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NRC Feeling Heat on Fire Safety

July 3, 2008 

 

From POGO's blog:

For years, POGO has promoted improved security at NRC and DOE facilities. Security concerns were amplified recently when the NRC bungled an investigation into sleeping guards at the Peach Bottom plant in eastern PA. (Their investigation primarily involved asking the utility if there was a problem).

The NRC's hands-off record was also evident when POGO investigated safety concerns at nuclear power plants. In 1996, POGO released a report (which has one of the greatest titles in POGO report history) finding that for nearly twenty years, the NRC has acquiesced to the nuclear industry by allowing significant safety problems to fester for years before they are actually, if ever, fixed. One of the safety concerns POGO highlighted involved fire protection.

According to a recent GAO report, it appears that acquiescence to the industry is still a hot topic at the NRC. The GAO investigated fire safety at nuclear power plants and found a number of potential problems that included inadequate fire protection of certain emergency systems and long-term use of "interim" safety measures.  The GAO also took issue with the NRC's failure to centralize relevant information on nuclear plants, and pointed out potential pitfalls in revisions to the NRC's regulatory framework.

While the GAO's findings are a cause for concern, the data on fires at American nuclear plants in recent years demonstrates either that the NRC's patchwork of policies has been effective, or that the nuclear industry has been lucky. The GAO reported that the 125 fires that took place at 54 of the nation's 65 nuclear power plants from 1995 to 2007 were all of limited significance and did not pose a major risk. Even if this record suggests that the chance of a nuclear disaster is low, such a risk can never be low enough. With many of America's reactors aging and a possible renaissance for nuclear energy on the horizon, there is no better time than now for the NRC to resolve long-standing fire safety issues.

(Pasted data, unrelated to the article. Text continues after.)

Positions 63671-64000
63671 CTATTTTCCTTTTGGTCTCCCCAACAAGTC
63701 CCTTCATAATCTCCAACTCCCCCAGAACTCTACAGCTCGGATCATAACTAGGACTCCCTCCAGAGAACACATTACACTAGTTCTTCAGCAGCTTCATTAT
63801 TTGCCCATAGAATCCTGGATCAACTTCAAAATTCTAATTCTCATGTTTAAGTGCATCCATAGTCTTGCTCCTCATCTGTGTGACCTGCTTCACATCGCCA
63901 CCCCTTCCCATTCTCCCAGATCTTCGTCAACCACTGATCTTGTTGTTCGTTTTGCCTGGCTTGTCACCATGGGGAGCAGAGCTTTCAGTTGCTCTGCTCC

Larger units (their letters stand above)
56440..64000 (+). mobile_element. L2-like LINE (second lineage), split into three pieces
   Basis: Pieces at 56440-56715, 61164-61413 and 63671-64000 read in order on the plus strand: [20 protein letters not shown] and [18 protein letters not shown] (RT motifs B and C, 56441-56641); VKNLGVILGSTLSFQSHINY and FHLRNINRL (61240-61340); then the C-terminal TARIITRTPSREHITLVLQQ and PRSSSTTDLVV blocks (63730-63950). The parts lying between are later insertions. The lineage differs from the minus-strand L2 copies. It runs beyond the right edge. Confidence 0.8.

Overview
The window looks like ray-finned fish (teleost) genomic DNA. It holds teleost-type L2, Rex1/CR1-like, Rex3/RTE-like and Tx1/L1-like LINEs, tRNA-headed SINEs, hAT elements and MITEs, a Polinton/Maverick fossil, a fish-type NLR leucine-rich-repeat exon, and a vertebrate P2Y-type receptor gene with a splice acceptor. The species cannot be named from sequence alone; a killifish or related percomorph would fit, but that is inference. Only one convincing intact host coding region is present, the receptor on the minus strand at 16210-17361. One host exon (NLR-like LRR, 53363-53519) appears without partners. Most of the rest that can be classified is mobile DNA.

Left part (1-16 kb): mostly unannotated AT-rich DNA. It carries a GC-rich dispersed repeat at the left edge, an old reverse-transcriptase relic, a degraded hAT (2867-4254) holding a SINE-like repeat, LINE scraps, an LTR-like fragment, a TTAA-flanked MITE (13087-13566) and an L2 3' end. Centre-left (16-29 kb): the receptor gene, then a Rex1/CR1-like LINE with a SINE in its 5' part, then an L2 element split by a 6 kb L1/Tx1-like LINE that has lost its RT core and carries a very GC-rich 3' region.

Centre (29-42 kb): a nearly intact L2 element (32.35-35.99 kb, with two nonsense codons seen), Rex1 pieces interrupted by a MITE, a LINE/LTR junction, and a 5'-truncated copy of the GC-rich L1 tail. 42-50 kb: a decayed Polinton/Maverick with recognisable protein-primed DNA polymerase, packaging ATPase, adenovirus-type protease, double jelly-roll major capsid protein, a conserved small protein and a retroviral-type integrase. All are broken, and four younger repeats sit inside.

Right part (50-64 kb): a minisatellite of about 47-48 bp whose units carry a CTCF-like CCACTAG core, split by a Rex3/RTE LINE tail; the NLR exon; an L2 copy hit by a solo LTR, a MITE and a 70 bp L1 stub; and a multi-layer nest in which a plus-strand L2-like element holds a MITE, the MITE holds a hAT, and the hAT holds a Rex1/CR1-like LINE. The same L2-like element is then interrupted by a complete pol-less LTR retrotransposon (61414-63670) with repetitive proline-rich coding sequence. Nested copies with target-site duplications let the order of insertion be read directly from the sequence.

The burning question is why the NRC continues to allow plants to sidestep the fire safety issue. Following a 1975 fire at the Browns Ferry nuclear plant in Alabama, the NRC implemented safety regulations that included mandated fireproofing of certain cables and equipment used to shut down the reactor in case of an emergency. However, many plants installed and have not replaced a fire-protecting wrap that the NRC found to be "inoperable" in the early 1990s after discovering that the manufacturer had falsified the results of tests on this material that in fact burned quite well.

Faulty fire wrap and other potential safety hazards still exist at many nuclear plants because the NRC regularly grants exemptions that allow nuclear plant operators to implement manual procedures, such as "fire watches" in which workers patrol the plant, instead of making material changes. That policy stands opposed to the NRC's belief that dependence on human action is less reliable than installing proper equipment. Some manual procedures are meant to be stop-gap measures in place only until the installation of new materials or equipment, but the GAO found that these "interim compensatory measures" have been in place for years at some sites.

All manual procedures that compensate for inadequate equipment are supposed to be approved by the NRC in written exemptions, but the GAO found that some plant operators have implemented such procedures on the basis of verbal approval by an NRC official or the precedent of such a procedure being approved in a similar situation. Identifying these violations of NRC policy is complicated by the agency's failure to keep centralized information on exemptions.

The NRC is now moving towards implementing a voluntary "risk-informed" approach to fire safety.  Instead of being subject to the NRC's standardized regulations, individual nuclear plants can choose to assess fire risks at their plants and prioritize their fire safety expenditures accordingly. However, the GAO concluded that this process is expensive and will be difficult to accomplish because of a lack of data for fire modeling and a shortage of professionals qualified to conduct the necessary assessments. 


Founded in 1981, the Project On Government Oversight (POGO) is a nonpartisan independent watchdog that champions good government reforms. POGO's investigations into corruption, misconduct, and conflicts of interest achieve a more effective, accountable, open, and ethical federal government.

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